Nanotechnology is the manipulation of matter and the engineering of tiny machines on an atomic and molecular scale. The scale is extraordinarily small: one nanometer (or nanoscale) is one billionth of a meter, which is about 50,000 times small than the width of a human hair. The head of a common pin is about one millimeter in diameter, or the equivalent of one million nanometers, while a single human red blood cell is approximately 2,500 nanometers in size. Reducing objects to the nanoscale is an extremely complex science that offers a wide range of applications and potentially great benefits in the way of medicine, consumer products, and fuels. Many newer sunscreens, for example, contain nanoparticles of zinc or titanium oxide that allows them to spread more easily and reduce whitish residue on the skin. Fabrics that inhibit the penetration of UV rays are coated with thin layers of zinc oxide nanoparticles, while other fabrics contain nanoparticles that help resist stains or repel water. Clothing manufacturer Eddie Bauer, for instance, has used embedded nanoparticles to create stain- and wrinkle-resistant khaki pants. Nanoparticles allow for better absorption of diet and vitamin supplements by the body, and are used to manufacture lighter and stronger tennis rackets and golf clubs. Applications in development currently include edible, antimicrobial films that kill bacteria in packaged foods, and the injection of specially coated nanoparticles into a patient’s bloodstream to target cancerous cells. It’s a brave new world of extremely exciting, cool science.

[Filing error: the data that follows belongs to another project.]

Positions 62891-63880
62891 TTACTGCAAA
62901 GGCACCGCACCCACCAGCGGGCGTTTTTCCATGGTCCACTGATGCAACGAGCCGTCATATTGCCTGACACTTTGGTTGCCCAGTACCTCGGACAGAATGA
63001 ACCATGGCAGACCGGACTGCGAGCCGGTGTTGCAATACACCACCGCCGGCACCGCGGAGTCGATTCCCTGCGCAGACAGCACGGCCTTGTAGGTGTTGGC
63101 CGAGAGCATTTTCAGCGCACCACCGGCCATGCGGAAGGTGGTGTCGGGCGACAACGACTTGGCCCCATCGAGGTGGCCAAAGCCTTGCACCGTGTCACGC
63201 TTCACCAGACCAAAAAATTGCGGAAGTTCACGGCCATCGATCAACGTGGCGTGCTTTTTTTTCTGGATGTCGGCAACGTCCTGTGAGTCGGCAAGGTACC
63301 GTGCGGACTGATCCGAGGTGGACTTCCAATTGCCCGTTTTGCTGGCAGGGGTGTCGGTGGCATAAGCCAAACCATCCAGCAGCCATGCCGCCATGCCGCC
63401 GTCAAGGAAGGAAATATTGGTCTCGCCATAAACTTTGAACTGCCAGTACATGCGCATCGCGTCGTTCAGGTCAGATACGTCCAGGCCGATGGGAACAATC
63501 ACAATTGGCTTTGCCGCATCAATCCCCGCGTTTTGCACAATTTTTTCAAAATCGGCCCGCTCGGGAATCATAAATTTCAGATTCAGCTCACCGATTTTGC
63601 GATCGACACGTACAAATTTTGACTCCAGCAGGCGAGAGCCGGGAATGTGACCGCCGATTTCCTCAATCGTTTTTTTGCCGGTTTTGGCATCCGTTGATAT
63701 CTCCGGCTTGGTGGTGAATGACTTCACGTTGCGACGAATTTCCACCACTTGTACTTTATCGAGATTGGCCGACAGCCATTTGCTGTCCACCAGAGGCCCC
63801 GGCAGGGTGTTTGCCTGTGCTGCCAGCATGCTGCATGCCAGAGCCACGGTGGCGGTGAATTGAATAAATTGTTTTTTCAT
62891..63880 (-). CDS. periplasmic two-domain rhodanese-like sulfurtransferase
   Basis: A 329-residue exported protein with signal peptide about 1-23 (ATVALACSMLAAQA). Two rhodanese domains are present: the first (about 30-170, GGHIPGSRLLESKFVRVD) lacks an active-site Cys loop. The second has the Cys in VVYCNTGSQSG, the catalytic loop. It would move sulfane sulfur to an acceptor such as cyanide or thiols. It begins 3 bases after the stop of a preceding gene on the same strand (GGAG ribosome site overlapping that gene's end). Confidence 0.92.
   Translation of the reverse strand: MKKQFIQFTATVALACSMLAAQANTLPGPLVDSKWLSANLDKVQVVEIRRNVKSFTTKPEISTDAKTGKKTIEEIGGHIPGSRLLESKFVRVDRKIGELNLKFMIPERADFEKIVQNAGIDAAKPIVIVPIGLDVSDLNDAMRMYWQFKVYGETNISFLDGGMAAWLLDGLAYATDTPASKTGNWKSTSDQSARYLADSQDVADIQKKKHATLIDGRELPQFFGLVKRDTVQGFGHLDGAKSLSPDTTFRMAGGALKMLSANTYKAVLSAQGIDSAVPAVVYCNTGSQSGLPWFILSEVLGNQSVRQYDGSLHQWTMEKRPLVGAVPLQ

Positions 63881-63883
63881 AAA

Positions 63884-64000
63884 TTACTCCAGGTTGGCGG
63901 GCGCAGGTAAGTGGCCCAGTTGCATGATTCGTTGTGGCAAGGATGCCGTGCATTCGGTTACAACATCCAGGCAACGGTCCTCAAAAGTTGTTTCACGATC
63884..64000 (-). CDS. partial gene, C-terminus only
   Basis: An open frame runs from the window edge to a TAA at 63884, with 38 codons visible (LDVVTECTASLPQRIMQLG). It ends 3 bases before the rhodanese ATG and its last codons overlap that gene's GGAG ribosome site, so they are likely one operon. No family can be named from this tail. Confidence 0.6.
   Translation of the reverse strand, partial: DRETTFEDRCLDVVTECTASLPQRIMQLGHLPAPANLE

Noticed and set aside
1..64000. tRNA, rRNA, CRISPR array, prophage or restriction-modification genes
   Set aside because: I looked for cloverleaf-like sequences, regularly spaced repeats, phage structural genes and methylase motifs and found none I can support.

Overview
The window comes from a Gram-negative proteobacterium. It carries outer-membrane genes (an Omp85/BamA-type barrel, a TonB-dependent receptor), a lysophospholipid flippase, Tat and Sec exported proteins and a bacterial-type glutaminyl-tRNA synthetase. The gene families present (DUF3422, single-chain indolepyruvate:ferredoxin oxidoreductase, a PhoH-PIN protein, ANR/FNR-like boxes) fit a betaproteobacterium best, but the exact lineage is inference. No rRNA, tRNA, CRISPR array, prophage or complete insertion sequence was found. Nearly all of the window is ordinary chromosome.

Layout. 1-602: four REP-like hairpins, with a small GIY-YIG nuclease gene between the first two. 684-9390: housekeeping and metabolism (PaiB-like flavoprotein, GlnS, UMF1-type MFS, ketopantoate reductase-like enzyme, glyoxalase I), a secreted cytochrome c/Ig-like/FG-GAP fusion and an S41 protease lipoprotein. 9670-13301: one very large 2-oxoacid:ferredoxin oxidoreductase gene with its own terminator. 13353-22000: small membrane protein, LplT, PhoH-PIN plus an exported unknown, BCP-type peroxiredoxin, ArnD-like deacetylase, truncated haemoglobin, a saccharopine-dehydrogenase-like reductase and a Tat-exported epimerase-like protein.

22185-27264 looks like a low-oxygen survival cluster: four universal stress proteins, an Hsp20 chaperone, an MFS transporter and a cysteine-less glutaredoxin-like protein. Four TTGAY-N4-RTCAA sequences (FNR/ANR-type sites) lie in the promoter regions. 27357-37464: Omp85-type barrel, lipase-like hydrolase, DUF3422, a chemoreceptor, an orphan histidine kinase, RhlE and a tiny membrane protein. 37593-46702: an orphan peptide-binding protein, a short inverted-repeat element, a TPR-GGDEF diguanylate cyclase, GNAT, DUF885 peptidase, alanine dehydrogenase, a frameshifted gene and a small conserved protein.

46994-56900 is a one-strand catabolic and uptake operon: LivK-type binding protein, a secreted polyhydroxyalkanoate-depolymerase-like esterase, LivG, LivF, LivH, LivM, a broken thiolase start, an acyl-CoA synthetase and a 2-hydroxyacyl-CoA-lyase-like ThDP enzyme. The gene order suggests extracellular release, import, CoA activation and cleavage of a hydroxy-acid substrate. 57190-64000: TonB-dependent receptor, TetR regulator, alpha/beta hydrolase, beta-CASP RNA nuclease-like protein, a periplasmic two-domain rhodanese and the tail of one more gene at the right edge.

Nanotechnology is not without its detractors, however. Some scientists and ethicists cite concerns regarding irresponsible molecular manufacturing, fearing possible toxicity, its unknown impact on the environment, and how it may be used by military groups worldwide. The applications and potential drawbacks of nanotechnology make it a ripe subject for many classrooms. While science classes are a natural place for nanotechnology lessons and activities, other subject areas can benefit as well. The nanometer scale can be used in math classes, and the societal implications of molecular manufacturing provides a great topic of discussion for English and social studies classrooms. Nanotechnology issues can also be incorporated into civics, ethics, and character education lessons.

This week, I’ve highlighted three nanotechnology lessons for a range of ages. I’ll be featuring many more lessons, activities, and resources on nanotechnology on our Facebook and Twitter pages throughout the week, so please be sure to check those pages regularly.

Sugar Crystal Challenge

Subjects: Physical science, Math

Grade: 3-8